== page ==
- Asynchronous Development: Lessons focused on social skills and friendship, with emphasis on handling strong emotions.
- Perfectionism: Classroom lessons in grades 3-5 address testing anxiety, growth mindset and handling disappointment.
- Self-Esteem/Identity: Monthly character themes also cover responsibility, integrity, and confidence building.
Small Group and Individual Counseling:
Small group counseling is offered in grades K-5. Topics include anxiety/worry, friendship, family dynamics.
Individual counseling is available on an as needed basis through self, teacher or parent referral.
After school activities for high ability students include academic groups such a Math Bowl, Science Bowl and Spell Bowl.
Middle School Level: 6-8
School staff, including the school counselor, teachers and administrators participate in ongoing professional development focused on the social-emotional needs of gifted students.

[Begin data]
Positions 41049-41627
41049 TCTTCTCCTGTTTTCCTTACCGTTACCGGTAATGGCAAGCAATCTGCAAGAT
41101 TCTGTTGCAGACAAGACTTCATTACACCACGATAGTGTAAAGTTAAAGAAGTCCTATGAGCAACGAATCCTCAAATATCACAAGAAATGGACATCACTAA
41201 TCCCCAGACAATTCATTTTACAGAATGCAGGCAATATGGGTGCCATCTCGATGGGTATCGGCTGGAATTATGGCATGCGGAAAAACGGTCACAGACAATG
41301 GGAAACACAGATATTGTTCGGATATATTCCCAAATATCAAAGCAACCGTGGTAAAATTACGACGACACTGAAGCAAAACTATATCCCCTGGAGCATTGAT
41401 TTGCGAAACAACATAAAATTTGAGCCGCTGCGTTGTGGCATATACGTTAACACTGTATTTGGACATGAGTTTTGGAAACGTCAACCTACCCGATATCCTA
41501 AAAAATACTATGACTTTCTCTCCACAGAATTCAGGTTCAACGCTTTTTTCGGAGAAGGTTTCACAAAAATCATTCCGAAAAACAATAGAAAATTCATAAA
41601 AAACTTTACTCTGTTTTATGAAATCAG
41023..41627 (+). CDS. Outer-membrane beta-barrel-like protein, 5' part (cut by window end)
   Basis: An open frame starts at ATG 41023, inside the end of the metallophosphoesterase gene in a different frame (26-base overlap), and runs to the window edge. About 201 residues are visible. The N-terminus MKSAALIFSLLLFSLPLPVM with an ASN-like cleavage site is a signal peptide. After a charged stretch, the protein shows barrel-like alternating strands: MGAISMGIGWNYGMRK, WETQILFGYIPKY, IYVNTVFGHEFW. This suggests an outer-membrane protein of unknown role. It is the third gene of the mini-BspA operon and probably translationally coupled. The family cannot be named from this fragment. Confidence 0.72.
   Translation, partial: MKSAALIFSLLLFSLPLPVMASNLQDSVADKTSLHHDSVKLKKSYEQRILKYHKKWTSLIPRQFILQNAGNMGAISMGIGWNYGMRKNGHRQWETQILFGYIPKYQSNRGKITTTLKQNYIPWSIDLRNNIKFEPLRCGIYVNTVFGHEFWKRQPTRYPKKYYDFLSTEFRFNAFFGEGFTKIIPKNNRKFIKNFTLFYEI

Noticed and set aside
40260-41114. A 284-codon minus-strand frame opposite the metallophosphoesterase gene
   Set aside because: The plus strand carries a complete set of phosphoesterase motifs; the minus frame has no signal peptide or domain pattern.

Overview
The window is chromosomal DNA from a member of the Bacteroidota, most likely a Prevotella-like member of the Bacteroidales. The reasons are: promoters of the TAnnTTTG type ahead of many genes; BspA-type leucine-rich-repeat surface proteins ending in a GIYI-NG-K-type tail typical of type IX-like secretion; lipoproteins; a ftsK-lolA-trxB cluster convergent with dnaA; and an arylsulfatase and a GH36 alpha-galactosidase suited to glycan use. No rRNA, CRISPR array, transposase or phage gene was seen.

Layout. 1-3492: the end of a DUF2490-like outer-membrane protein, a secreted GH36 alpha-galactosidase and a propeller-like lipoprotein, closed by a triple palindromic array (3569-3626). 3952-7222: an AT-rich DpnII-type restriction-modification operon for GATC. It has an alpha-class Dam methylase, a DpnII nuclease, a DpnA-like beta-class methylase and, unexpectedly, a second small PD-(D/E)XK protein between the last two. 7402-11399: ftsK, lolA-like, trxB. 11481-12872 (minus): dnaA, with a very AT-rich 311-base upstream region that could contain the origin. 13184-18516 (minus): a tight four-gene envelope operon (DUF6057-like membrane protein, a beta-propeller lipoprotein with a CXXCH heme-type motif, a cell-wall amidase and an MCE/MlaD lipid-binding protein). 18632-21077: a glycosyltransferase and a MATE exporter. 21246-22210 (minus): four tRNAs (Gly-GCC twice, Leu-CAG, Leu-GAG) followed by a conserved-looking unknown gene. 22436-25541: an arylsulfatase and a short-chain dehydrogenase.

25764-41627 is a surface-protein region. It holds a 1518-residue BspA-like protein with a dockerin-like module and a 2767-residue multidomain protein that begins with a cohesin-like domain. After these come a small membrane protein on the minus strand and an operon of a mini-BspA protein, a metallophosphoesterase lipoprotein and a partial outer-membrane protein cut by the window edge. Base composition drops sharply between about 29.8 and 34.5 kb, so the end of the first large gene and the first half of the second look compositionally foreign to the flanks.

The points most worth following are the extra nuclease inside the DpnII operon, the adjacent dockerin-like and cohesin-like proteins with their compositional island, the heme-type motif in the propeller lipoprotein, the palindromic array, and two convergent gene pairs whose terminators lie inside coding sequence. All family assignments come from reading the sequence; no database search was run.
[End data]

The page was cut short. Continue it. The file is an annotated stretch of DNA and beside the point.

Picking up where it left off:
Counseling services, with a focus on high abilities students' unique social-emotional needs, are provided through self, teacher or parent referral. Ripple effects, an online SEL program, is also provided to support individualized needs.
Honors level courses in English, Math, Science and Social Studies are offered for high ability students in grades 6-8. Algebra I and Spanish I are offered in 8th grade with the opportunity to earn high school credit.
The National Junior Honors Society at the middle school level recognizes high ability students’ academic excellence, leadership, character, and service.
Both Northside and Southside Middle School offer a wide variety of after school programs to meet the diverse interests of our high ability students.
High School: 9-12
School staff, including school counselors, teachers and administrators participate in ongoing professional development focused on the social-emotional needs of gifted students. Muncie Challenging coursework, including over 35 Dual Credit and 15 AP courses are offered to allow high ability students to earn college credit. The Early College program provides many high ability students access to higher education courses in a supportive community setting.